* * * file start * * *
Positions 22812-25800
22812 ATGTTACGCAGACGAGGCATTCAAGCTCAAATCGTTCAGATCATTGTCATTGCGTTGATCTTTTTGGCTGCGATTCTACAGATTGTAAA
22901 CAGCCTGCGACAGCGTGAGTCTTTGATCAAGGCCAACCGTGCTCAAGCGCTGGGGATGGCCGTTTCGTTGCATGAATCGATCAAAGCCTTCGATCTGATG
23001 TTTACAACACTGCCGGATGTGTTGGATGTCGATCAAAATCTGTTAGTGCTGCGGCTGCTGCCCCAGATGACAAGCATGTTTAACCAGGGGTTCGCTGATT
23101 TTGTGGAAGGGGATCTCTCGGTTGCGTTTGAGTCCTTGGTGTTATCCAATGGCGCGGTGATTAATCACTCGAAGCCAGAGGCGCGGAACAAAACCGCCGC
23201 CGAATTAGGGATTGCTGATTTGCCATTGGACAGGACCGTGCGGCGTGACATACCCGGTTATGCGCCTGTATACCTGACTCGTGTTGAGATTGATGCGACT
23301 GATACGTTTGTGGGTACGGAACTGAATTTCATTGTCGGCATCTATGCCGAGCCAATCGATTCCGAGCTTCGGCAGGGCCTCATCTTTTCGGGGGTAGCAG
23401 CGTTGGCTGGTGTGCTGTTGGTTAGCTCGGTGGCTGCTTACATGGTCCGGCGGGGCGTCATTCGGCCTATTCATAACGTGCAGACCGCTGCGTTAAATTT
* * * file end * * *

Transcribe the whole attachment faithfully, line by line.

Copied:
Positions 22812-25800
22812 ATGTTACGCAGACGAGGCATTCAAGCTCAAATCGTTCAGATCATTGTCATTGCGTTGATCTTTTTGGCTGCGATTCTACAGATTGTAAA
22901 CAGCCTGCGACAGCGTGAGTCTTTGATCAAGGCCAACCGTGCTCAAGCGCTGGGGATGGCCGTTTCGTTGCATGAATCGATCAAAGCCTTCGATCTGATG
23001 TTTACAACACTGCCGGATGTGTTGGATGTCGATCAAAATCTGTTAGTGCTGCGGCTGCTGCCCCAGATGACAAGCATGTTTAACCAGGGGTTCGCTGATT
23101 TTGTGGAAGGGGATCTCTCGGTTGCGTTTGAGTCCTTGGTGTTATCCAATGGCGCGGTGATTAATCACTCGAAGCCAGAGGCGCGGAACAAAACCGCCGC
23201 CGAATTAGGGATTGCTGATTTGCCATTGGACAGGACCGTGCGGCGTGACATACCCGGTTATGCGCCTGTATACCTGACTCGTGTTGAGATTGATGCGACT
23301 GATACGTTTGTGGGTACGGAACTGAATTTCATTGTCGGCATCTATGCCGAGCCAATCGATTCCGAGCTTCGGCAGGGCCTCATCTTTTCGGGGGTAGCAG
23401 CGTTGGCTGGTGTGCTGTTGGTTAGCTCGGTGGCTGCTTACATGGTCCGGCGGGGCGTCATTCGGCCTATTCATAACGTGCAGACCGCTGCGTTAAATTT